President Barack Obama is the boss-buster in chief when it comes to going after employers who hire undocumented workers, according to U.S. Rep. Debbie Wasserman Schultz, D-Weston.
“President Obama has the most border patrols and border security deployed at the border of any previous president,” said Wasserman Schultz, in a June 20 interview on MSNBC. Obama “has cracked down on employers who are attracting undocumented immigrants and hiring them more than any previous president.”
In a related fact-check, we gave Wasserman Schultz, who also serves as the Democratic National Committee chair, a Mostly True for her claim about border patrol and security. Here, we will explore if Obama holds the record for cracking down on employers who hire undocumented immigrants.
For some background, we turned to the Migration Policy Institute, a think tank that studies worldwide migration. Its 2013 paper about the history of immigration enforcement includes a chapter on workplace enforcement. We also found some background in a 2010 investigation from the Orange County Register.
After multiple efforts, Congress passed the 1986 Immigration Reform and Control Act, which stated that employers couldn’t knowingly hire unauthorized workers. Employers must attest that they made a good-faith effort to verify the eligibility of workers by completing an I-9 form.
The documents are easy to counterfeit, so the federal government developed an online employer verification system in the 1990s under President Bill Clinton, and the use of it soared after 2007. That system, now known as E-Verify, is currently voluntary, though some states mandate it for certain employers. (The Corker-Hoeven amendment to the Senate immigration bill would make it mandatory.) E-Verify spending dramatically increased under President George W. Bush and Obama.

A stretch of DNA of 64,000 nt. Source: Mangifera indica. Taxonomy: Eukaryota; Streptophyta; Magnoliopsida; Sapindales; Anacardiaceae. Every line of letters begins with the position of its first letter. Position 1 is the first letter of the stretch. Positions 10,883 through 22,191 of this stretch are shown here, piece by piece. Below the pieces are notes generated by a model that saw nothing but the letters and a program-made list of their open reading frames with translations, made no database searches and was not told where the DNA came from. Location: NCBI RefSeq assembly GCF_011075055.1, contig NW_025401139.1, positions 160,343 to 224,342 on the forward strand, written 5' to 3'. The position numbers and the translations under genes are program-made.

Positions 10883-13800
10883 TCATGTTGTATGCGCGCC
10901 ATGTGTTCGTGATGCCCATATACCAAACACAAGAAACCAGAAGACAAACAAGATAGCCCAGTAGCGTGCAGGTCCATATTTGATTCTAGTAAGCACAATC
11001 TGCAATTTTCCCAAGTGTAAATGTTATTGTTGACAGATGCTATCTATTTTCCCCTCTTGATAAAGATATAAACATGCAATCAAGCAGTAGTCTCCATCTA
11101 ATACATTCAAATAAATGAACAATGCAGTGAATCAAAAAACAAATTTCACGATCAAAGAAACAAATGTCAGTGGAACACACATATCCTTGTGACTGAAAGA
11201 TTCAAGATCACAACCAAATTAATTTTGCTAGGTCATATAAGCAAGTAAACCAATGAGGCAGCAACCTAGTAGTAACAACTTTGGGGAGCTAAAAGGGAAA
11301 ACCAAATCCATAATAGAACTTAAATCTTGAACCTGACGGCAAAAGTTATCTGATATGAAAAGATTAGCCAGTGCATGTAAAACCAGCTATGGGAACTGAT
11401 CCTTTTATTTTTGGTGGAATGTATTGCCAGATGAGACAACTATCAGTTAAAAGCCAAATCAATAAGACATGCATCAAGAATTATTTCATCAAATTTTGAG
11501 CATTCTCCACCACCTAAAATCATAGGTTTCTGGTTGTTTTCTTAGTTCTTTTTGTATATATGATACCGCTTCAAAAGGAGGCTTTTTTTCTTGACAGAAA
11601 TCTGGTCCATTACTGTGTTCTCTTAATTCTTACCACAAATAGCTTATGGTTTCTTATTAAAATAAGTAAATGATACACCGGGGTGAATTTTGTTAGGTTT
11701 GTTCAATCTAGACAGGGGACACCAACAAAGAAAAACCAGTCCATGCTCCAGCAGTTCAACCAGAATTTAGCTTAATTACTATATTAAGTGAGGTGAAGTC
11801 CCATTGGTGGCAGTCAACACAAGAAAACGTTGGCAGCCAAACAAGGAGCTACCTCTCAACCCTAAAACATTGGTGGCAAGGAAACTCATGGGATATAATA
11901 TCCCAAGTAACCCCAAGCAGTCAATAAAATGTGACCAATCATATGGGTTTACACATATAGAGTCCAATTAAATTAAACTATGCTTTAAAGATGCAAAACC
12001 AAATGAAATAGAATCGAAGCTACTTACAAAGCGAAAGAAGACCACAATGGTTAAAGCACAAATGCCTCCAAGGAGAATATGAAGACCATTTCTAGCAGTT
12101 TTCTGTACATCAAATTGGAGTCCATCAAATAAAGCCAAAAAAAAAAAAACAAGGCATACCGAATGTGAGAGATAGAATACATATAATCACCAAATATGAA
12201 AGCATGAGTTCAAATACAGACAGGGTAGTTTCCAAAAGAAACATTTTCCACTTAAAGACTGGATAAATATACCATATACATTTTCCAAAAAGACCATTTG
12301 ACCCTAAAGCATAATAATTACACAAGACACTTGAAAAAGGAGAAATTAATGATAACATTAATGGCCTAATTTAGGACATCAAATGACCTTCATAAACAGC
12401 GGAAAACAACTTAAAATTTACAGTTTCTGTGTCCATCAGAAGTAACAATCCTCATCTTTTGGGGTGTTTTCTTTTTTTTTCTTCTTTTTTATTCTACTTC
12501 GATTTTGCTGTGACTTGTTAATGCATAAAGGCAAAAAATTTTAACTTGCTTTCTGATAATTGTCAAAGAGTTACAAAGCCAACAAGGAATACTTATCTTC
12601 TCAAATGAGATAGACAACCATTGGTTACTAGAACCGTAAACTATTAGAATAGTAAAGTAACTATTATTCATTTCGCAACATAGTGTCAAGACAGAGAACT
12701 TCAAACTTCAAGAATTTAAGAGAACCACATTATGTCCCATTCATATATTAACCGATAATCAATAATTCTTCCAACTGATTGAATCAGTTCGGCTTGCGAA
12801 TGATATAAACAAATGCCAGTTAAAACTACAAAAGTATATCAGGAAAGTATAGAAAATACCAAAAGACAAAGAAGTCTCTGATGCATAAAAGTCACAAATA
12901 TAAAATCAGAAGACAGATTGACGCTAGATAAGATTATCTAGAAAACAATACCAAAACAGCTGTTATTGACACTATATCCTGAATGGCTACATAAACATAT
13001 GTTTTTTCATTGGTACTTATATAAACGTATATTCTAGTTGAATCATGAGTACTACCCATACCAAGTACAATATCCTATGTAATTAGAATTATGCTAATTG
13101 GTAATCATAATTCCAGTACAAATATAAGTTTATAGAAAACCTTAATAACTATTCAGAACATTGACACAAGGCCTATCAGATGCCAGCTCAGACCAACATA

Still, immigration rules have proved difficult to enforce. As of 2010, about eight million unauthorized immigrants worked in the United States.
The federal government’s worksite enforcement strategy has changed over time as well, making it difficult to compare data and declare any president the leader in cracking down on employers, experts across the political spectrum told us.
At times, members of Congress have called for stiffer workplace enforcement. But when the reality hit home in their districts and led to complaints from business owners, politicians urged the federal government to ease up, according to border expert and University at Albany Professor Rey Koslowski. That’s why border security has been more politically popular to fund than worksite enforcement. (We should note that a significant percentage of people working illegally don’t cross the border; they simply overstay their visas.)
Doris Meissner, the Immigration and Naturalization Service commissioner under Clinton, called worksite enforcement “a bit of a third rail.” (She is one of the authors of the Migration Policy Institute paper. The Immigration and Naturalization Service is now called Immigration and Customs Enforcement, known as ICE.)
Under Bush, workplace raids on factories and meatpacking plants received much attention. But after Obama took office, the Department of Homeland Security unveiled a new strategy and ditched the workplace raids, which also tended to punish employees, in favor of “paper raids” — I-9 paperwork audits of employers to determine if they complied with employment eligibility verification laws.